Amy Saunders, Gunditjmara Representative
A Gunditjmara traditional owner says their region is being ‘inundated’ with offshore wind farm requests and proposals on the far south-west coast of Victoria.
Amy Saunders lives at Portland and says wind farms are the new threat to Country.
“These wind towers are massive, and they wish to put those out there in the ocean. We’re got large whale populations that come and go past our way. Lots of migratory birds. There’s also our beautiful island off the coast, Deen Maar, the place where our spirits pass through after we go. So, after we’re dead and gone our spirits pass through there. Once we’re buried on land, our heads face that Deen Maar so yeah, in between that and our spirit would be these wind towers that they wish to place out there.”
Ms Saunders who grew up in the area and returned home 20 years ago says while she understands the need for renewable energy, it can’t be to the detriment of country.
“Our country is covered in wind towers, and now they want to put them out on the water as well. So, we can look out to sea and see them, and then we’ll be able to turn around and look at land and see them. I think our country’s borne enough of that kind of invasion. We need to make those with the dollars more accountable. Our country has had enough. Gunditjmara mob, I know, from my perspective, have had enough of too much industry and it’d be nice if it just stopped for a little while, so we could gather our thoughts and listen to country.
The Federal Government launched public consultation on the Southern Ocean Wind Farm Zone in July and today is the last day the public can provide feedback on the proposal.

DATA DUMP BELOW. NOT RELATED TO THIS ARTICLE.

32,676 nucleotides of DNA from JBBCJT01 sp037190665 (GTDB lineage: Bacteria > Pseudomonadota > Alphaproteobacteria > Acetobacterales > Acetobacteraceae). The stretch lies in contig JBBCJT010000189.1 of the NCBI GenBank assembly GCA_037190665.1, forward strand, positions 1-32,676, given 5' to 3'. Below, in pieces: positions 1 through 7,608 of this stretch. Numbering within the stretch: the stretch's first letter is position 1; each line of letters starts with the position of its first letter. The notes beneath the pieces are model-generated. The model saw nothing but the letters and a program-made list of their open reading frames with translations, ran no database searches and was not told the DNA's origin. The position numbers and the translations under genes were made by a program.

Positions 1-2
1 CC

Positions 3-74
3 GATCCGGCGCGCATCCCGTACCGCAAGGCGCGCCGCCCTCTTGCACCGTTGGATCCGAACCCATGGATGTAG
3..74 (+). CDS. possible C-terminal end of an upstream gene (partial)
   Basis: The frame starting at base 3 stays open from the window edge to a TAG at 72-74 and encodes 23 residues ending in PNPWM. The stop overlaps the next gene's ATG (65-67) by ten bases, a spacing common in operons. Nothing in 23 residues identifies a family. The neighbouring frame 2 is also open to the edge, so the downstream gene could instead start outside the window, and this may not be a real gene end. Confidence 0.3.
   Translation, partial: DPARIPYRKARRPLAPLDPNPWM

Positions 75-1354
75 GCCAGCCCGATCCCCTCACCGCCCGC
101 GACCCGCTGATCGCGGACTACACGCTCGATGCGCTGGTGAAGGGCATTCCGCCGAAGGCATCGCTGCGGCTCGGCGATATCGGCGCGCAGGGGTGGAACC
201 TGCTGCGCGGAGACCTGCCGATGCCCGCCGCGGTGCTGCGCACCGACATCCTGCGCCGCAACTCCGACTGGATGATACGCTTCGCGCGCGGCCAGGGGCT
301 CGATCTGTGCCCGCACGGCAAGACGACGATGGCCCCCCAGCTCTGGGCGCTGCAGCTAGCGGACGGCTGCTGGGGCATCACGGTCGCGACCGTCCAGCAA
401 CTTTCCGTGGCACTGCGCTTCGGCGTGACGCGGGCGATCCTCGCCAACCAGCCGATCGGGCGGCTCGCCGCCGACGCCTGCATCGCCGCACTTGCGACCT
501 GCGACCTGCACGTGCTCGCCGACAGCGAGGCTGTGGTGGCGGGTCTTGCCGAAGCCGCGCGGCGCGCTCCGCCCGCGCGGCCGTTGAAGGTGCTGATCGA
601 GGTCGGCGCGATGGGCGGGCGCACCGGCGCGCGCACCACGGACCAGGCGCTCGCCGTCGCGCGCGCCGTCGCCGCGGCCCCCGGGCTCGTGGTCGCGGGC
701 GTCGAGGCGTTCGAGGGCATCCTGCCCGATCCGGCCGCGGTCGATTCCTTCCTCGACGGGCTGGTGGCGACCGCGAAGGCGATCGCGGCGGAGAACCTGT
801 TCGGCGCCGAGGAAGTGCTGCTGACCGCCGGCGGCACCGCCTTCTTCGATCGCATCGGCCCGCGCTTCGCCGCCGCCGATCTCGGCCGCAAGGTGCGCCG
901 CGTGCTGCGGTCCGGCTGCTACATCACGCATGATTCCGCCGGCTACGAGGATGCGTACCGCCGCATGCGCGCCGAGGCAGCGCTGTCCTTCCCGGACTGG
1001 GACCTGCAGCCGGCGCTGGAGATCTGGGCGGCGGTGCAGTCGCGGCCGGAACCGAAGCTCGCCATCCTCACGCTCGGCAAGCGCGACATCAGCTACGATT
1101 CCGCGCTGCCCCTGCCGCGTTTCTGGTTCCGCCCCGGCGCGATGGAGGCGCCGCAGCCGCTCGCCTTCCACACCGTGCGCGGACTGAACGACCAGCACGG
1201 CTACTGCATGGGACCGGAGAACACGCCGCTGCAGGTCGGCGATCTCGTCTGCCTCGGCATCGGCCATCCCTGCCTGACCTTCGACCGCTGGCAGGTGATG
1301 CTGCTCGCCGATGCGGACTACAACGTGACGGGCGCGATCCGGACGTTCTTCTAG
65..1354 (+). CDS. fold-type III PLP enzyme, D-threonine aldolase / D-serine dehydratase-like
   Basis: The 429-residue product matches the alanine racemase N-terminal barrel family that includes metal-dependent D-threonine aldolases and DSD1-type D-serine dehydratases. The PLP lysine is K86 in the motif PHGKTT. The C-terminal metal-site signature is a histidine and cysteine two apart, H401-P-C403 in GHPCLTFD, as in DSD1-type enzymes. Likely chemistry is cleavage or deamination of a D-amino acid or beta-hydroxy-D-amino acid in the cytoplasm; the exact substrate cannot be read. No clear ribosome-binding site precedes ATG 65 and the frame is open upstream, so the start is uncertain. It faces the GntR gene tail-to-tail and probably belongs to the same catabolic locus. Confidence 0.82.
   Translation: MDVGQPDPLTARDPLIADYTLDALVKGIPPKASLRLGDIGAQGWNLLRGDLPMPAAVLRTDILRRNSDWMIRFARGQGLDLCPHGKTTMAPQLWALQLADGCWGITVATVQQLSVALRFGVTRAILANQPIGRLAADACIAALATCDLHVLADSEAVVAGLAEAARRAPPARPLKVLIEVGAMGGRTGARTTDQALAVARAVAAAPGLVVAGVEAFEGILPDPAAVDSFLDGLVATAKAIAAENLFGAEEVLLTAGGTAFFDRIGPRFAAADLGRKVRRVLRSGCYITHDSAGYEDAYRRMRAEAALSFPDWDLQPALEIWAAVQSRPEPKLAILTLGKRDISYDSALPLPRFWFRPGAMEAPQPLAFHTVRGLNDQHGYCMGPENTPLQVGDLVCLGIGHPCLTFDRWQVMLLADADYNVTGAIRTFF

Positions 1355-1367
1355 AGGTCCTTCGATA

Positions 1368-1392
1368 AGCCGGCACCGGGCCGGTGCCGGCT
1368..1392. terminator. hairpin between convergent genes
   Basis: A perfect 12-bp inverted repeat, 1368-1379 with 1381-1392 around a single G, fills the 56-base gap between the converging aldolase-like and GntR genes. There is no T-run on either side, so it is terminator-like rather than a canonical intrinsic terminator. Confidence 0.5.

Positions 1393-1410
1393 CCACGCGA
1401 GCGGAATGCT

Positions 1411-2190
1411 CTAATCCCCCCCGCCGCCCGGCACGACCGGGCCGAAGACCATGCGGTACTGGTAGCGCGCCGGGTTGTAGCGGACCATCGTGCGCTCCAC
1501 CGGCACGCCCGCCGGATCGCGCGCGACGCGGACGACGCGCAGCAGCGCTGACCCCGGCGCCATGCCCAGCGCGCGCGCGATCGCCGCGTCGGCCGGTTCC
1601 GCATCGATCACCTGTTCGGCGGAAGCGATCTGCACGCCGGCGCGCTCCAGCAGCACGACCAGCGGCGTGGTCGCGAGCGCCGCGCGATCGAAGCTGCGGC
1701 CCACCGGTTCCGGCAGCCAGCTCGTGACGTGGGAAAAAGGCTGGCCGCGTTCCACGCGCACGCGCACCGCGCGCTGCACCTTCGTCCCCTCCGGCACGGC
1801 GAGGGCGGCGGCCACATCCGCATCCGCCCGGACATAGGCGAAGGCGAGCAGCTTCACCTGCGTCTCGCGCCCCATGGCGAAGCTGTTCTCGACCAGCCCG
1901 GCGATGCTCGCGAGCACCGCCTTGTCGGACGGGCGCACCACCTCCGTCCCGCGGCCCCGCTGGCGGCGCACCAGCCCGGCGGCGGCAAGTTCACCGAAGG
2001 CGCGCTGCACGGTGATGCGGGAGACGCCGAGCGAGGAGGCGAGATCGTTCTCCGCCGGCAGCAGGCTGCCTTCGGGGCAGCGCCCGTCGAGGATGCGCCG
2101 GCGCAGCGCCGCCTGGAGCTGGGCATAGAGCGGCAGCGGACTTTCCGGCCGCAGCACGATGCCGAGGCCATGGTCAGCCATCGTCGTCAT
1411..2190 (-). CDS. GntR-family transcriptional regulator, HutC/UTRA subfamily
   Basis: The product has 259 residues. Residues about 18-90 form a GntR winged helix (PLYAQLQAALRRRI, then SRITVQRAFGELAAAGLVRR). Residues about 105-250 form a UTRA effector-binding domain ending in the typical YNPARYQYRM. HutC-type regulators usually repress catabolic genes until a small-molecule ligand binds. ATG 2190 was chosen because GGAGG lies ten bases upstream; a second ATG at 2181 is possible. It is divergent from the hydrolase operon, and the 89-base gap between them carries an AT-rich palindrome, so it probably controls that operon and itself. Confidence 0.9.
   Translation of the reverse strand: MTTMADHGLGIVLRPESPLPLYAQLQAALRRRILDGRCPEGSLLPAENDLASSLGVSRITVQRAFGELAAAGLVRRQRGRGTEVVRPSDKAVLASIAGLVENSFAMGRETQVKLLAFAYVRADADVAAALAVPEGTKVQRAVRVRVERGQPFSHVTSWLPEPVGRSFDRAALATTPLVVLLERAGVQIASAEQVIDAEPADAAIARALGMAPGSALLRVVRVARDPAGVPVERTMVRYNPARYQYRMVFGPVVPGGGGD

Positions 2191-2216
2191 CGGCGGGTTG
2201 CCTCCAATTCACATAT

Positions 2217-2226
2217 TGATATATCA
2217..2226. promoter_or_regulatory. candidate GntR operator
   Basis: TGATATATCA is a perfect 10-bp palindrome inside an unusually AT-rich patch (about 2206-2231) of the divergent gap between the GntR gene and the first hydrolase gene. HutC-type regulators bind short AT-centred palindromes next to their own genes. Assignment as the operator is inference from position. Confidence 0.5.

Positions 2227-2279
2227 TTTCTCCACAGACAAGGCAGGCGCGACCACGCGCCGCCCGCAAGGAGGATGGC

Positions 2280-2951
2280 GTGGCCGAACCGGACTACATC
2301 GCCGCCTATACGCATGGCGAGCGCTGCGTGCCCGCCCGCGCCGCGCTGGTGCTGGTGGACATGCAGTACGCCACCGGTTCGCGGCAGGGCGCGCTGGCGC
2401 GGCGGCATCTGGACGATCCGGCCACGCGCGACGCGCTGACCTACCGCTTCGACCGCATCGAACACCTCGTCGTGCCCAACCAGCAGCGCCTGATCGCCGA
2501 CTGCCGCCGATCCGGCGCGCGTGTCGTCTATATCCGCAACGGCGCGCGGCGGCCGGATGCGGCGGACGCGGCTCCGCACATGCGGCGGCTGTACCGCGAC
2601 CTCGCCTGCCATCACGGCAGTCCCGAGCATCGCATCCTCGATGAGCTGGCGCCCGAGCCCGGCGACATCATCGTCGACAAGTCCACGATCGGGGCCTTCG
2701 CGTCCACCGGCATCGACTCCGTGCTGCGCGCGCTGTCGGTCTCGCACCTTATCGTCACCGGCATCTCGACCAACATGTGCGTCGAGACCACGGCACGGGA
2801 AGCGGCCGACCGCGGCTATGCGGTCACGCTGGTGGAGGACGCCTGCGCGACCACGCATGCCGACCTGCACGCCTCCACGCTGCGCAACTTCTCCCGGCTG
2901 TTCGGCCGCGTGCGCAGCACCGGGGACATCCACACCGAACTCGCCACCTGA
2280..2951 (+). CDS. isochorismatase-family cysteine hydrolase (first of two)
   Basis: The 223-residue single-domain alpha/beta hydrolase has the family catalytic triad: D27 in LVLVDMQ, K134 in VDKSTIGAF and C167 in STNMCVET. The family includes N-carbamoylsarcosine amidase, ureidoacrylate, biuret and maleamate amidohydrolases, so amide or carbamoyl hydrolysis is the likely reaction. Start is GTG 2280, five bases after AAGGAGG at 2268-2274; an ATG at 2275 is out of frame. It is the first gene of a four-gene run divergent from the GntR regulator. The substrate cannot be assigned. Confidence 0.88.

The proposed offshore wind farm zone starts off Warrnambool in Victoria and stretches to the small town of Port MacDonnell in South Australia. Portland sits in the middle of the proposed zone.
But it’s not just the offshore wind farms which are concerning Ms Saunders. Since 2018, Portland residents have also been fighting a proposed abalone farm at Dutton Way – a parcel of coastal land which is currently home to ‘a few cows, the odd wallaby and a land based burrowing crayfish’.
Non-Indigenous company, Yumbah Aquaculture has proposed to build what would be the southern hemisphere’s largest on land abalone farm.
Ms Saunders says the community is still yet to hear back after a Planning Panels Victoria hearing, held over two weeks in February, heard expert and community testimonies.
“We’re still waiting. We’re still having sleepless nights waiting for the (Victorian Planning) Minister to make up their mind on what they think should happen. We’re hoping the minister takes the time out to come to our community. To see that night time here in Dutton Way, when it’s a very still night and it’s quiet. You can hear and feel the ocean waves crashing and it’s beautiful.
If they get the go ahead to build this abalone monstrosity and smother that country up there in concrete and stinky abalone water, we’ll be hearing diesel pumps 24/7, there 24 hours a day, humming through country. Bringing seawater in, pumping effluent out.
We want them to make the right decision. We know that if they don’t, we’ll just keep fighting and that’s all we can do. It’s not right that someone can muscle into your residential community and build their business where you get nothing from it, where nobody else gets anything from it. It’s just something that they can float on the stock market and make money for their millionaire billionaire buddies.”